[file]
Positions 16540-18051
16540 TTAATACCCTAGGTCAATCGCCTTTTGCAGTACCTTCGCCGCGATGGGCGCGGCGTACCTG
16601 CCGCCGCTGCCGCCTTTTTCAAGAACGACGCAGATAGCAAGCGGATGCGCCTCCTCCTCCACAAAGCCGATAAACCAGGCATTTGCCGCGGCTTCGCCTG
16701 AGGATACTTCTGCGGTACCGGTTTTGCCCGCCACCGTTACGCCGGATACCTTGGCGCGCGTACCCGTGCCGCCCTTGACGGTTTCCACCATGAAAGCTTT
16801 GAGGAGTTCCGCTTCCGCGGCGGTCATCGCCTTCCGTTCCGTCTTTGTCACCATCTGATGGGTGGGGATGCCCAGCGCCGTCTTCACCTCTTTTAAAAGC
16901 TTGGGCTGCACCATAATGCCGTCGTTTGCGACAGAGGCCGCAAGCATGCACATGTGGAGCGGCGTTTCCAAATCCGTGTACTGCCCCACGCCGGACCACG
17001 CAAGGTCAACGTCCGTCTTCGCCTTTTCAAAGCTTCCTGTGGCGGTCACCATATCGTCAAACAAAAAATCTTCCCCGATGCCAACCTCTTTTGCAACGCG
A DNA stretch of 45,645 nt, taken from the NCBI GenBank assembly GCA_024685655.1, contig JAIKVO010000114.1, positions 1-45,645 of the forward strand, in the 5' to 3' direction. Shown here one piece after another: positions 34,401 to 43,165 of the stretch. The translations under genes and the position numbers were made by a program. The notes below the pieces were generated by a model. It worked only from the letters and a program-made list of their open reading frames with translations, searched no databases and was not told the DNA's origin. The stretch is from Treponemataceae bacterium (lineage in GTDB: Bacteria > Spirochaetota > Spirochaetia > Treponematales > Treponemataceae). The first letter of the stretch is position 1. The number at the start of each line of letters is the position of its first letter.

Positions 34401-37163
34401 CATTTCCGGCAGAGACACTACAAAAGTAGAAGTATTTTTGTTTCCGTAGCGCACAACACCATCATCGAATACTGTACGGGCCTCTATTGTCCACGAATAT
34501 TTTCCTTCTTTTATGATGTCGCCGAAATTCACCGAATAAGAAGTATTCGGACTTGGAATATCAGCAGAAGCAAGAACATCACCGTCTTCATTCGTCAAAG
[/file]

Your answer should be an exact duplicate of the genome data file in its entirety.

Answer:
Positions 16540-18051
16540 TTAATACCCTAGGTCAATCGCCTTTTGCAGTACCTTCGCCGCGATGGGCGCGGCGTACCTG
16601 CCGCCGCTGCCGCCTTTTTCAAGAACGACGCAGATAGCAAGCGGATGCGCCTCCTCCTCCACAAAGCCGATAAACCAGGCATTTGCCGCGGCTTCGCCTG
16701 AGGATACTTCTGCGGTACCGGTTTTGCCCGCCACCGTTACGCCGGATACCTTGGCGCGCGTACCCGTGCCGCCCTTGACGGTTTCCACCATGAAAGCTTT
16801 GAGGAGTTCCGCTTCCGCGGCGGTCATCGCCTTCCGTTCCGTCTTTGTCACCATCTGATGGGTGGGGATGCCCAGCGCCGTCTTCACCTCTTTTAAAAGC
16901 TTGGGCTGCACCATAATGCCGTCGTTTGCGACAGAGGCCGCAAGCATGCACATGTGGAGCGGCGTTTCCAAATCCGTGTACTGCCCCACGCCGGACCACG
17001 CAAGGTCAACGTCCGTCTTCGCCTTTTCAAAGCTTCCTGTGGCGGTCACCATATCGTCAAACAAAAAATCTTCCCCGATGCCAACCTCTTTTGCAACGCG
A DNA stretch of 45,645 nt, taken from the NCBI GenBank assembly GCA_024685655.1, contig JAIKVO010000114.1, positions 1-45,645 of the forward strand, in the 5' to 3' direction. Shown here one piece after another: positions 34,401 to 43,165 of the stretch. The translations under genes and the position numbers were made by a program. The notes below the pieces were generated by a model. It worked only from the letters and a program-made list of their open reading frames with translations, searched no databases and was not told the DNA's origin. The stretch is from Treponemataceae bacterium (lineage in GTDB: Bacteria > Spirochaetota > Spirochaetia > Treponematales > Treponemataceae). The first letter of the stretch is position 1. The number at the start of each line of letters is the position of its first letter.

Positions 34401-37163
34401 CATTTCCGGCAGAGACACTACAAAAGTAGAAGTATTTTTGTTTCCGTAGCGCACAACACCATCATCGAATACTGTACGGGCCTCTATTGTCCACGAATAT
34501 TTTCCTTCTTTTATGATGTCGCCGAAATTCACCGAATAAGAAGTATTCGGACTTGGAATATCAGCAGAAGCAAGAACATCACCGTCTTCATTCGTCAAAG